Vietnam’s political bloggers are increasingly challenging the country’s one-party rule, according to Vietnamese specialist Jonathan London who is a professor of comparative political economy and Core Member of the Southeast Asia Research Centre at the City University of Hong Kong.
Vietnam’s rapid industrialization has greatly increased the number of people with internet access, from one in 33 a decade ago to more than one in three today, says London, and the impact of the internet on the political culture has been sudden. Until recently the only people with unfiltered access to information, news, and views were those with state power.
London says political blogging in Vietnam is now well established, in spite of state efforts to root it out.
There are various forms of bloggers too – some aspire to be independent journalists, others focus on scandal and gossip, while others promote political reform and the plight of prisoners of conscience in Vietnam’s jails. In addition, there are thousands of microbloggers on social media sites.
Several bloggers have received lengthy prison terms under the nation’s harsh laws intended to silence dissent and create fear in the population.
Today’s Vietnam is a country thirsting for modernization but ruled by a dysfunctional political system which remains adamantly opposed to change.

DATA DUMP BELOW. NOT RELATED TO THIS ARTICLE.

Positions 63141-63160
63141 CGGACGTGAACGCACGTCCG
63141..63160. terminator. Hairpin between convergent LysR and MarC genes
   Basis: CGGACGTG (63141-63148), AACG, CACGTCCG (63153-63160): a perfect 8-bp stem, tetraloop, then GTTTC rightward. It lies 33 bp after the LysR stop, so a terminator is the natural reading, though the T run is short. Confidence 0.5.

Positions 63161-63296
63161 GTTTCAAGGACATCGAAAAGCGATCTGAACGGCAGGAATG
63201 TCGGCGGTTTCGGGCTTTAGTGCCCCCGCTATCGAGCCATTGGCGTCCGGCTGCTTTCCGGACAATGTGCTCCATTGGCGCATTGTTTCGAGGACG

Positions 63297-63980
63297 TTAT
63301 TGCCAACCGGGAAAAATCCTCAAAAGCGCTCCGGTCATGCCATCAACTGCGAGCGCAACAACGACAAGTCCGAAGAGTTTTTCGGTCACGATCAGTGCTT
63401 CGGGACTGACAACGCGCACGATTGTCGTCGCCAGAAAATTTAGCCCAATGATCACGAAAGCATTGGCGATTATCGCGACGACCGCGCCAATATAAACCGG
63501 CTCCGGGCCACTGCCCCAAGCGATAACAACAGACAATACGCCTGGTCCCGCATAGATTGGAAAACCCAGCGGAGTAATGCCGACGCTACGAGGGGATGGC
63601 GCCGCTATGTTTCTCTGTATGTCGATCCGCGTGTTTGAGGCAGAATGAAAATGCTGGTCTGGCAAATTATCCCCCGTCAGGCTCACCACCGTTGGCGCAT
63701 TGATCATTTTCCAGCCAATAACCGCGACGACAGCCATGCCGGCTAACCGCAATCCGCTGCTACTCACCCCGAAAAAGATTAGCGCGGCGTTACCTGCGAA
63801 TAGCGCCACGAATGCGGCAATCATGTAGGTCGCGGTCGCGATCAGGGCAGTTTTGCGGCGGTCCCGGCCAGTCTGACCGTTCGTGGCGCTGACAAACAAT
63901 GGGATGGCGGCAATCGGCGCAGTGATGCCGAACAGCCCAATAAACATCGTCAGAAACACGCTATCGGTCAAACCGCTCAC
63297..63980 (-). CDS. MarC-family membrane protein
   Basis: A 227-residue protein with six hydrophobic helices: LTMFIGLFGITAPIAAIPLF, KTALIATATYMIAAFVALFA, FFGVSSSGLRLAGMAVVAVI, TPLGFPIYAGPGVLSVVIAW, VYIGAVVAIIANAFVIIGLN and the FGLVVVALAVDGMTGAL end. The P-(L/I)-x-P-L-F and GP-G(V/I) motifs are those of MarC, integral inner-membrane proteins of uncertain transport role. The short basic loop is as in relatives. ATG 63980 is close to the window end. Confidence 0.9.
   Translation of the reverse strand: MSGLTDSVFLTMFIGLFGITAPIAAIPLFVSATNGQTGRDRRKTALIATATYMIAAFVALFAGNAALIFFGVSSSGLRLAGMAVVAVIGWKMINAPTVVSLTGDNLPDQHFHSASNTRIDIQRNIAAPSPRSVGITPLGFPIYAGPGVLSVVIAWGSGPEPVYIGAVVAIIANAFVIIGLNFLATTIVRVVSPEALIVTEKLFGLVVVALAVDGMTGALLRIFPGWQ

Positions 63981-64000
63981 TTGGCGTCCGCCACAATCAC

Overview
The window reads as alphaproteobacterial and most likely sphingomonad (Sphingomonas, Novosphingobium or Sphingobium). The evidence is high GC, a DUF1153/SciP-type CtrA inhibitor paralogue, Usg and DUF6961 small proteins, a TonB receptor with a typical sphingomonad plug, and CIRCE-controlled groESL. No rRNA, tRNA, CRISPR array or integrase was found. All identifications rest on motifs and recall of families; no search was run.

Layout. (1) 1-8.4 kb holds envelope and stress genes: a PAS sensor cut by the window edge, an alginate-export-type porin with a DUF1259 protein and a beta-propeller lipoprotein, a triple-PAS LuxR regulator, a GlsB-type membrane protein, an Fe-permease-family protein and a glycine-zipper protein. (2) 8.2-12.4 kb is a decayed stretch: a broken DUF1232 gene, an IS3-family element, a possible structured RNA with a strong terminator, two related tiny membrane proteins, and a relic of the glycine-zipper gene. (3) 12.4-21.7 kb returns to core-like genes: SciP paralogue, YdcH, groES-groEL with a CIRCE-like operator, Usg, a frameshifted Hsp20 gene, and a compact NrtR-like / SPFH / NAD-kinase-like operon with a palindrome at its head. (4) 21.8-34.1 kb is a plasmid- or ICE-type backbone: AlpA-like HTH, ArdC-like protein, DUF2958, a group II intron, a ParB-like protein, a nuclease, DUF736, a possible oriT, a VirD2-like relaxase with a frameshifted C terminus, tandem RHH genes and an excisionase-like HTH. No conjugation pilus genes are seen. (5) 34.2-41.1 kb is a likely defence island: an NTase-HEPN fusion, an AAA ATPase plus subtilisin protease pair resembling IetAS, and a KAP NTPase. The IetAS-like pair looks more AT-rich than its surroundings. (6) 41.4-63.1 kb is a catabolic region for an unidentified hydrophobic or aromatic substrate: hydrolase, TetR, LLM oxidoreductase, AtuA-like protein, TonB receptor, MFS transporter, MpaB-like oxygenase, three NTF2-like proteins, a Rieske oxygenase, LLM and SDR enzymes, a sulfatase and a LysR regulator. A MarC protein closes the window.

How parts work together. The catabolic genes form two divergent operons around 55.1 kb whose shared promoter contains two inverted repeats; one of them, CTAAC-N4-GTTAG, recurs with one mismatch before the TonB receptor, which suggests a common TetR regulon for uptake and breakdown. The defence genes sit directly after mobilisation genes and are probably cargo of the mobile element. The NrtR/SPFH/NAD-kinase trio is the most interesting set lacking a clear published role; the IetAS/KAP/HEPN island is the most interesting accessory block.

Those calling for reforms are routinely condemned as “enemies” and “hostile forces” by regime conservatives, but reformers are determined to see their country develop more transparent, pluralistic and democratic institutions.
In the past, the bloggers often used fake online identities, but an increasingly number are openly voicing their views on the internet. And the calls for change are not just limited to the younger generation.
Earlier this year, a group of 72 current and retired state officials and analysts openly called for Vietnam to end its one-party rule. Petition 72 gained over 14,000 signatures, many from within the party-state.
Though rejected by the government, the petition was allowed to circulate freely on the internet and the online debate that surrounded it marked a historical change in the country’s political development, according to London.
Changes are happening from within the regime, with party politics showing signs of uncertainty not seen since the 1940s.
There is an open struggle that reflects a crisis of leadership in the party.